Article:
arts   |  iu auditorium

Dennis James Hosts Halloween returns to IU Auditorium



dennis1

Lon Chaney and Gertrude Olmstead act in the 1925 silent film, "The Monster." IU alumnus Dennis James will play the organ to accompany "The Monster" on Oct. 28 at the IU Auditorium. Courtesy Photo Buy Photos

As part of his decades-long effort to reconcile film with live music accompaniment, IU alumnus Dennis James will return to the IU Auditorium on Oct. 28 to perform at the organ to silent film classic "The Monster."

"Dennis James Hosts Halloween" will be performed 7:30 p.m. Oct. 28 at the auditorium. Tickets can be purchased at the auditorium box office or at iuauditorium.com.

In the spirit of Halloween, the auditorium will also hold a costume contest prior to the show. 

“It’s also an all-ages costume party — a great excuse for the campus and Bloomington community to dress up and also participate in the annual B97 costume contest prior to the show,” said Maria Talbert, managing director of the auditorium.

James began the annual Halloween tradition of accompanying a silent film on the organ as an IU student in the 1960s. This was all the start of his international interest in presenting silent films with live music accompaniment.

“In 2007, we worked with him to revive this tradition and have presented him on our season ever since,” Talbert said in an email.

 James said he personally selected "The Monster." The film follows aspiring detective Johnny Goodlittle investigating the unorthodox doings at a local sanitarium run by Dr. Ziska , who kidnaps Goodlittle’s girlfriend Betty to use in his experiments.

James has played the organ across the country, for places such as the Dallas Symphony Orchestra, Chicago Symphony Orchestra and the Meyerson Symphony Center according to the American Theatre Organ Society's website.

Music and film captivated James at an early age, he said. As his dad worked for RCA Television, James was a keen viewer of television which was then a very young medium. 

“Every time one came on I would rush to the screen to watch," James said. "At one given point, I walked up to the television ,and I turned down the sound. Even at that point I recognized that the music had nothing to do with the images.”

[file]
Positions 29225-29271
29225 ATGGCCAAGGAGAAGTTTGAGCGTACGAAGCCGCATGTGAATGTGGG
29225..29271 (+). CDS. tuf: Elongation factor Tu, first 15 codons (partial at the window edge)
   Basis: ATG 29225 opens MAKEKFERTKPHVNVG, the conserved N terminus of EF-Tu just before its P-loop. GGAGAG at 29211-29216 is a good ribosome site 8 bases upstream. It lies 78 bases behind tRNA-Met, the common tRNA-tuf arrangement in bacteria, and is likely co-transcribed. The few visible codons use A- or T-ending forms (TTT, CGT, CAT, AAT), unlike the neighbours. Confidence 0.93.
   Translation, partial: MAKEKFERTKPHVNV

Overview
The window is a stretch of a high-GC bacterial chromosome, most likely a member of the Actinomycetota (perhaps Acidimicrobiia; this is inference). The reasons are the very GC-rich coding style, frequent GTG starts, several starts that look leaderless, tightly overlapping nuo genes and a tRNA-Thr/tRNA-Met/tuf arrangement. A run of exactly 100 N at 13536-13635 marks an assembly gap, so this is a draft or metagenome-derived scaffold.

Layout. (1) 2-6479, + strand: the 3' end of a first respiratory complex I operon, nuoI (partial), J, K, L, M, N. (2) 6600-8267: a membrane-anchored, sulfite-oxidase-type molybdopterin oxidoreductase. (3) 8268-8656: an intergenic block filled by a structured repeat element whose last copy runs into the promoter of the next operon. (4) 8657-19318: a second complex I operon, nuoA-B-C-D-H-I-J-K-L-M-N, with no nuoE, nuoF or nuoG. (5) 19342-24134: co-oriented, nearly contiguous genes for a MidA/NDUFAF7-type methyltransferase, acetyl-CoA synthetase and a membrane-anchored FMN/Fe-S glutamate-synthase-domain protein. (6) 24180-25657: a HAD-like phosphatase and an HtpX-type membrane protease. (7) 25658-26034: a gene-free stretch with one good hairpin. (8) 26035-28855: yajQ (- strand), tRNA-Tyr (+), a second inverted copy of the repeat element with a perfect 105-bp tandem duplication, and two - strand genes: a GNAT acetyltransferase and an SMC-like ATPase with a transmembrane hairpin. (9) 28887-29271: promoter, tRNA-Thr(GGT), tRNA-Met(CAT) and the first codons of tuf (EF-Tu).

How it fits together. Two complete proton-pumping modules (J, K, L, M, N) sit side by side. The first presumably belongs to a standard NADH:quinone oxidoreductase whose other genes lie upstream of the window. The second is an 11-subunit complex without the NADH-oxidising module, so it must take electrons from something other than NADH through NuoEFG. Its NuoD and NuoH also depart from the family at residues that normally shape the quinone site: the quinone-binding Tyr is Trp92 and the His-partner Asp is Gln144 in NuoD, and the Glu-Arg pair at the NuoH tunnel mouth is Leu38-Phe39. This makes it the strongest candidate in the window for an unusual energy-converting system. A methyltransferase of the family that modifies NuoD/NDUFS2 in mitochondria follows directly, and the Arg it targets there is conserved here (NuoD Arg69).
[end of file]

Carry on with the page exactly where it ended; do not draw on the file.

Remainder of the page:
When his mother asked him why he watched a silent TV, James said,“I hear better music in my head.” 

While James was at IU, he studied organ. He also studied the history of film under Harry Geduld, creator of Indiana University's Film Studies Program. James said that Geduld also supported him in accompanying silent films in the Whittenburger Auditorium.

In 1969, James played the organ to "The Phantom of the Opera"  at the IU Auditorium on Halloween night to a sold-out crowd. He subsequently began touring. 

James said he would like silent films and organ music to be more recognized as an art rather than a forgotten novelty, and he has dedicated his career to that despite shifting cultural trends.

“I never acknowledged that they were forgotten," James said. "I simply carried on." 

James encourages people to come to the showing of "The Monster" to experience what will indeed be a very distinct and authentic performance, he said.

“It’s now increasingly rare at this point and a unique opportunity to experience the art form that is the predominant part of our culture today – that is film –and experience it in the manner it was prepared and witnessed in the day by people in the performing medium,” James said. “It’s one of the rare opportunities, one of the last places in the world you can still have that experience as a college student.”

Like what you're reading? Support independent, award-winning college journalism on this site. Donate here.

More in IU Auditorium



Comments powered by Disqus